This site uses cookies to improve your experience and to provide services and advertising. By continuing to browse, you agree to the use of cookies described in our Cookies Policy. You may change your settings at any time but this may impact on the functionality of the site. To learn more see our Cookies Policy.
OK
#Open journalism No news is bad news

Your contributions will help us continue to deliver the stories that are important to you

Support The Journal
Dublin: 16 °C Friday 10 July, 2020
Advertisement

'Being a domestic violence victim is nothing to be ashamed of'

Many domestic violence victims go through it alone: A woman domesticly abused by her husband gives her perspective

File photo
File photo
Image: Shutterstock/StockPhotosArt

This is the fifth article in our Bearing Witness series exploring how abusive relationships can appear – from the outside, and from the inside. Some readers may find this article upsetting.

THE FIRST time Bernie’s ex-husband was physically violent towards her, he hit her across her back with a stale French baguette as she was preparing dinner.

She says while it might not sound like much, the “shock of it was awful”.

They had been married for just a few weeks, having known each other for two years prior to their wedding. It was Bernie’s second marriage.

She says she chose to ignore what she knows now were “massive red flags” in their relationship. He would constantly check her phone and followed her to work to make sure that she was there. She says that while she was “very much a loner” when they first met, by the time the marriage ended she had no friends at all.

‘If anyone was around he was nice as pie’

Bernie says to an outsider it may have looked as if everything was fine, because her husband was, “careful not to hit me where anyone would notice”.

If anyone was around he was nice as pie. If we were in his brother’s house it was all lovey dovey. Looking at photos now, it all looks wonderful but thinking back there was always an undercurrent of ‘what’s he going to do’.

The first time Bernie was abused in public was on her birthday during a day-trip to Courtown in Co.Wexford. She says she had gone for a walk and could not find her husband in the crowds when she came back, but he attacked her on the street in the thronged seaside town, accusing her of trying to leave him there on purpose.

“I was very embarrassed,” she recalls. “I’d never experienced abuse outside the home and in public, not walking down the street. It was humiliating.”

Bernie tried to hide her humiliation by saying ‘hello’ to some of the passers-by. Some replied, but most turned a blind-eye to what was happening. She says while she understands that some people would have been frightened to approach them, she does not think she would have acted in the same way.

I’d ask the person if they were okay. You don’t leave someone to their own devices like that. I can understand the people with children scurrying by.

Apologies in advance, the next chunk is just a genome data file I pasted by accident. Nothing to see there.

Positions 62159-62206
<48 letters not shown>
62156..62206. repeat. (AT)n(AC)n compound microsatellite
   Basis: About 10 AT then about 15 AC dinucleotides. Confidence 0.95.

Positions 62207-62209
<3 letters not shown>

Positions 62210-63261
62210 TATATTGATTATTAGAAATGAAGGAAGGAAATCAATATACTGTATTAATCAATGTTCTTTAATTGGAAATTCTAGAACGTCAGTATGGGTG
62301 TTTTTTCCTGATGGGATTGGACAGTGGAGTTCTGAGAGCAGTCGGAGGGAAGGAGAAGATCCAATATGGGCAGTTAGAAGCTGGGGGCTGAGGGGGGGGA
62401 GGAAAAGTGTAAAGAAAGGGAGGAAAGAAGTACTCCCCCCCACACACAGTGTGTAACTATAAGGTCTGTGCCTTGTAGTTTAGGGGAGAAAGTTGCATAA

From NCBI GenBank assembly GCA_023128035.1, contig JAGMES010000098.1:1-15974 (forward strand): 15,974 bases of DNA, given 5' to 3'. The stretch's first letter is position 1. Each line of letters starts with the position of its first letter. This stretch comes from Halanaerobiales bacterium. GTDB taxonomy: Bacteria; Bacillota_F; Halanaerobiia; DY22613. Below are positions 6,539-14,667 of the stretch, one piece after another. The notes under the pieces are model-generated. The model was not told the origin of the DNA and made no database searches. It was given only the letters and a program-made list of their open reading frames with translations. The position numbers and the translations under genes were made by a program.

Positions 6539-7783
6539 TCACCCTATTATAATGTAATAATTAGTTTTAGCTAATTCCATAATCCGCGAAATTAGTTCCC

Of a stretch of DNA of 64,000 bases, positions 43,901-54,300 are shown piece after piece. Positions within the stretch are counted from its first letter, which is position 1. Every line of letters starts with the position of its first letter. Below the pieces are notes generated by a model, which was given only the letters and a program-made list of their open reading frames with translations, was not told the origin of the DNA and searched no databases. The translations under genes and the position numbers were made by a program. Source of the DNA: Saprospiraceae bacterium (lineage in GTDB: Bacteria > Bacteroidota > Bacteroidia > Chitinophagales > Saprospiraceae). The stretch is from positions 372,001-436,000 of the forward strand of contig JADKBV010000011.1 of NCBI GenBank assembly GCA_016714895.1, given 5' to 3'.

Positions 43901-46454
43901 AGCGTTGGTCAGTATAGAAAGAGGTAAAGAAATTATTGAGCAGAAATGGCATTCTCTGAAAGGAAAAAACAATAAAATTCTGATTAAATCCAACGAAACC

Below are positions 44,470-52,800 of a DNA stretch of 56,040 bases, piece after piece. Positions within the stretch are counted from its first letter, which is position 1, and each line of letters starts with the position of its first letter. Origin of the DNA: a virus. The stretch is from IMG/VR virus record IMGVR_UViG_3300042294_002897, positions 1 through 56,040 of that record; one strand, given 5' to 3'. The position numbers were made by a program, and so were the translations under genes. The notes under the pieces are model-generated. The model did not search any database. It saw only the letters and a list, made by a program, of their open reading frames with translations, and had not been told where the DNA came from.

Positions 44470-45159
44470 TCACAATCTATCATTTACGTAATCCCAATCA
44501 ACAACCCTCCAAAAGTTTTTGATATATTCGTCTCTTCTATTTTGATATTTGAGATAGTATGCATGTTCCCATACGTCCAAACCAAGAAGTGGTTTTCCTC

After the episode in Courtown, the abuse continued to escalate and reached the point where Bernie had been granted the safety order against her husband, put him out of their apartment and was ready to move out on her own, having found safe accommodation with the help of the gardaí.

Suicide attempt

Bernie says when she finally got away she was like “a little mouse”, but she has gotten back on her feet now, thanks in no small part to her new partner. It has not been easy though.

“When we first met, everything came to a head,” she says.

I walked out of work one day and I took an overdose. [Her partner] came home from work and found me. Only for him I’d be dead. To come back as a survivor of suicide and to see what you have nearly left behind, that people do really care about you…

Her partner knows what she has been through, but he finds it difficult to discuss it. Bernie says it is important for him to know what happened, so that he can understand why she still gets “very down sometimes”.

‘Being a victim is nothing to be ashamed of’

Right now she says she is “very happy” and is, “quite determined to keep on speaking out about abuse to make other people realise it’s nothing to be ashamed of and it’s nothing to hide behind.”

Women’s Aid says that many men and women who are trapped in abusive relationships go through the experience alone, but Bernie says there is help out there for anyone who needs it.

If your own family don’t support you when you leave a marriage or a relationship, there are other people out there who will support you.  Women’s Aid and the Rape Crisis Centre helped me so much.

If you think you may have witnessed or experienced domestic violence or abusive behaviour, you can access advice and support services for both women and men at whatwouldyoudo.ie.

The Women’s Aid 24-hour National Freephone Helpline is 1800 341 900.

Amen provides a confidential helpline for male victims of domestic abuse. It is open Monday to Friday, 9.00am to 5.00pm and can be reached on 046 9023718.

It is important that bystanders and witnesses to domestic violence do not intervene in any potentially violent situation unless it is safe and legal for them to do so. Witnesses should be aware of the potential harmful effect that intervention may subsequently have on the victim. The victim is best placed to assess the danger to themselves.

  • Share on Facebook
  • Email this article
  •  

Read next:

COMMENTS (31)